Did you know weather plays an important factor in creating bath bombs? Nope, me either. “Humidity greatly affects the outcome of the bath bomb,” explained Kimberly Fischer, the mama bear behind Mama Bear Bath Co. “The whole process for all bath bombs takes between three and seven days before they can be bagged and sealed.”
Mama Bear Bath Co. produces high-quality, colorful bath bombs, scented soaps and moisturizing bath scrubs, bubble scoops, and home wax melts. Fischer’s favorite is the shop’s stress relief scent. “Who couldn’t use more of that in their life, right?” she joked. “It is eucalyptus and spearmint and it is perfect for anytime. It is so clean and fresh so that scent is throughout my entire shop in all the variations of products.” My boys love the kid-friendly line of bath bombs, which include surprise trinkets inside. Fischer spends hours online weekly looking for fun, appropriate-sized toys to include in her products. “My son is a lot of inspiration because he is always getting into new things and saying, ‘mommy, you should make this into a bath bomb,’” she shared. “The Minecraft bath bomb was actually his idea. My customers also give me feedback on what they want too and those are ideas I always heavily consider.”
The shop name refers to Fischer’s prior pre-maker career. “I was working as an assistant manager at a local health establishment. I was very protective over all of the younger kids there and my co-manager said that I was the ‘mama bear’ of the store. When I would get protective, my coworkers would always tell me, ‘calm down mama bear.’” She officially launched Mama Bear Bath Co. in December 2016, but started first by creating bath bombs for her own son. “I had bought him a bath bomb from Lush that he loved, but I couldn’t afford to keep buying them for him. I started with some basic ingredients and made very simple bath bombs for him, not eye appealing whatsoever,” Fischer recalled. “After I got better at them, I decided to open up a shop and sell ones so I could buy more ingredients.” Although her son loved them, Fischer views those early bath bombs as, well, bombs. “Looking back now, those bath bombs were so bad, but I learned so much from making them.”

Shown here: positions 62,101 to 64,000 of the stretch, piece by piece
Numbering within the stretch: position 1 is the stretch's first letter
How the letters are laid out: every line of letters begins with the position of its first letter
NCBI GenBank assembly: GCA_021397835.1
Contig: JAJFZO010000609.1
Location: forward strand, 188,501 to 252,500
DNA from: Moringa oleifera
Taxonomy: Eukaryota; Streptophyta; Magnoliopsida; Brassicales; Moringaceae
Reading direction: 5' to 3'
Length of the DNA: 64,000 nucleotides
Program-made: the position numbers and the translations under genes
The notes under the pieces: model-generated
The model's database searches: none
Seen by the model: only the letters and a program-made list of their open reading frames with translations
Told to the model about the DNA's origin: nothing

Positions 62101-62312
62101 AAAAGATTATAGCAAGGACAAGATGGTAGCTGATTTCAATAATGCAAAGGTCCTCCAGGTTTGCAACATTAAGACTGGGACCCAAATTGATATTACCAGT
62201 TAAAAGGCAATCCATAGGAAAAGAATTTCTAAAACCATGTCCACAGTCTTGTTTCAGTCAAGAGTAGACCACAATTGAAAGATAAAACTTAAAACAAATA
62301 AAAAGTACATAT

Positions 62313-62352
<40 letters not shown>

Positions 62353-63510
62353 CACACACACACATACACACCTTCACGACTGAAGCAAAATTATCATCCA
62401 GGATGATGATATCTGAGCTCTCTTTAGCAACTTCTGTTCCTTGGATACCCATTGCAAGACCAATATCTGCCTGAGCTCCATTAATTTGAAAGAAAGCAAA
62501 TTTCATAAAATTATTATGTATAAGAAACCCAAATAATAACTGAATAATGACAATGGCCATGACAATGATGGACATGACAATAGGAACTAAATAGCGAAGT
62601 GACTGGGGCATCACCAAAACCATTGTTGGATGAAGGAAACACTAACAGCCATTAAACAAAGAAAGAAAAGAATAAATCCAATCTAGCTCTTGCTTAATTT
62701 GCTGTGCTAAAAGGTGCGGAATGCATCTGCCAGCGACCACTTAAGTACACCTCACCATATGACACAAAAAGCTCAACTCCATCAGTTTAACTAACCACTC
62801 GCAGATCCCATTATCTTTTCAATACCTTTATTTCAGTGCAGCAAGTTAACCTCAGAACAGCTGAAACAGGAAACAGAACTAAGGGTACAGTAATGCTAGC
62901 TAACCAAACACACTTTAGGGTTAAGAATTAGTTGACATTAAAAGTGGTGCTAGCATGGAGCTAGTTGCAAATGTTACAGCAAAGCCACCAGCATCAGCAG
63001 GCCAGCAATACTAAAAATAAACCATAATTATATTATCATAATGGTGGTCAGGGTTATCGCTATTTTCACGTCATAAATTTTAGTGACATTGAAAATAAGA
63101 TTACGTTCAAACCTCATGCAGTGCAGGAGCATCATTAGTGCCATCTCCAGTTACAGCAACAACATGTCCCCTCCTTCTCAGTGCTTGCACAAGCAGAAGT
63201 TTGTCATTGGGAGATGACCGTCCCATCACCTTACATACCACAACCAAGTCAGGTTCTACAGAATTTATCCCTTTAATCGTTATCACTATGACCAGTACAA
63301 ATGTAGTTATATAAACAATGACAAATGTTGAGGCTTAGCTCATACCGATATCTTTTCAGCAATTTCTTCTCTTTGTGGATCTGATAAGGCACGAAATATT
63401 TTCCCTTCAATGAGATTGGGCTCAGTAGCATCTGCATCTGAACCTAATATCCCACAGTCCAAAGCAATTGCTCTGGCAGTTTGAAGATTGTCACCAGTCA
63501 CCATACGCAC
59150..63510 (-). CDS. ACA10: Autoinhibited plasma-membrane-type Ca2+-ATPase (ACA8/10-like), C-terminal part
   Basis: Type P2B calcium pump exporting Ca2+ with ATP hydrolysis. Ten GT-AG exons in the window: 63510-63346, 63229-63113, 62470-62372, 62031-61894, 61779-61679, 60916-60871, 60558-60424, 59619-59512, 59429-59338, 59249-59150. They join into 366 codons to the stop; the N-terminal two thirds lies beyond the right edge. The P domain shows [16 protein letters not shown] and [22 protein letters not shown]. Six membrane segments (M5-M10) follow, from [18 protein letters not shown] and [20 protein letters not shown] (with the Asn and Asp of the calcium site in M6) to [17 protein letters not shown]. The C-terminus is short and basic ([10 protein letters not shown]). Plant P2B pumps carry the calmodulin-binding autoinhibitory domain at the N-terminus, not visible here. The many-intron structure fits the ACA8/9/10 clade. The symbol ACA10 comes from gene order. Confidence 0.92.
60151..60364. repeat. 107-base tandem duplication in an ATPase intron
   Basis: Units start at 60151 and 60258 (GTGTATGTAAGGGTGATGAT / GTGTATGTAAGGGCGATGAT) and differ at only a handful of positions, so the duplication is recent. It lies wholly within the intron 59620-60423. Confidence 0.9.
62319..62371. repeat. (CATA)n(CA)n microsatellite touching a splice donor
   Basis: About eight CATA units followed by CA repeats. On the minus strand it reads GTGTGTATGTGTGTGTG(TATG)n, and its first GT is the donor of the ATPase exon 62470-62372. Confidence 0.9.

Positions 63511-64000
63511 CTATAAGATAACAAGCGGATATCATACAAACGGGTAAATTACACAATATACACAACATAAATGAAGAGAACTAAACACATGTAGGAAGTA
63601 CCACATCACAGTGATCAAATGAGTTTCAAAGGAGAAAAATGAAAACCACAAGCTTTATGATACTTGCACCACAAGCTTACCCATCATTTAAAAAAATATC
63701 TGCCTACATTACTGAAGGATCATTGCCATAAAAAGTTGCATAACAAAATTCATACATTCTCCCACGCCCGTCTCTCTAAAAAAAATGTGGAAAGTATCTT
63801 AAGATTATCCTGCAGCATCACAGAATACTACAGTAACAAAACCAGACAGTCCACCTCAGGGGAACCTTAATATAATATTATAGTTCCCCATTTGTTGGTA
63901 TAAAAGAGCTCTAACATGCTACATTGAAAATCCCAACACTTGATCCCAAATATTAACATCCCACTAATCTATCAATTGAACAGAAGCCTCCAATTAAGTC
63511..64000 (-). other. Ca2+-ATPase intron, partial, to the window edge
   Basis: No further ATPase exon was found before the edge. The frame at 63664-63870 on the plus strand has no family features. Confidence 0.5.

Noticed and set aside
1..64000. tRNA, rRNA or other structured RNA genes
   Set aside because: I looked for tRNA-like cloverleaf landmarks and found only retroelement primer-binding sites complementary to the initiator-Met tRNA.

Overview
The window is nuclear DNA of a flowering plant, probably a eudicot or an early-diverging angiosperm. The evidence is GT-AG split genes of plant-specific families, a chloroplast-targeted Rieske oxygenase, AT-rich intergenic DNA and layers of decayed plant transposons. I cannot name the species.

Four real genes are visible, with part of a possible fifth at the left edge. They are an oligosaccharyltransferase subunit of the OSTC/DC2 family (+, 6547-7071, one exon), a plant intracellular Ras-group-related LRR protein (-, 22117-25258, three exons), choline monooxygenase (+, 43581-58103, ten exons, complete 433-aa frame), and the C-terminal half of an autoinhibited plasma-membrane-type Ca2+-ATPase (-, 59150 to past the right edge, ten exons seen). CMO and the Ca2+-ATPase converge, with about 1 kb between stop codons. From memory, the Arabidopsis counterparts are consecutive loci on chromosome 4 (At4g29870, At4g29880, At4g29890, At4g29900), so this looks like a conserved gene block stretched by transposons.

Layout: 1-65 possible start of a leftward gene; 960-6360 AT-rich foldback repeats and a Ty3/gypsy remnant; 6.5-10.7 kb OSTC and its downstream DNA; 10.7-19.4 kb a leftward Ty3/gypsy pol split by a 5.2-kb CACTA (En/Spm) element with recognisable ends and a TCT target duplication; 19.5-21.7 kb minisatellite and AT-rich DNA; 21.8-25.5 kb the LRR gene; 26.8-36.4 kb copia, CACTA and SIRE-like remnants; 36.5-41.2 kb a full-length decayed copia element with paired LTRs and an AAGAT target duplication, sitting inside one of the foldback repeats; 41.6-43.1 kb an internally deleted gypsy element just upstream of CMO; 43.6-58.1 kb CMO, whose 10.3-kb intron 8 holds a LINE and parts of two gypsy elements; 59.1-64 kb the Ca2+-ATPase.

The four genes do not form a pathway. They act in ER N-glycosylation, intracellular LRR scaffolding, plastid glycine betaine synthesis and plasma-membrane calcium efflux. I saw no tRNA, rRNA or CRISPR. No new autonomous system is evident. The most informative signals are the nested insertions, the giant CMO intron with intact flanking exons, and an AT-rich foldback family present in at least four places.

Fischer walked me through the soapy manufacturing process. “Creating bath bombs depends on the specific bomb and the detail they entail. All the bases are the same with the exception of scent and color. The base takes about 20 minutes to make from start to finish,” she said. “Forming the bath bombs, using various pans, presses and molds takes anywhere from 20 minutes to an hour. Some have details, such as color or glitters drizzled into the pan for aesthetic purposes. The frosted bath bombs take by far the longest, as they have to dry before frosting and then the frosting has to dry. A usual drop of bombs takes me about a week and a half to finish.” As an entrepreneur, Fischer loves the freedom to get creative and try new scents, colors and recipes. “No batch of my bath bombs is the same, although they will resemble each other and the colors inside are always a surprise! It really just gives me a creative outlet and makes me excited to work,” she said.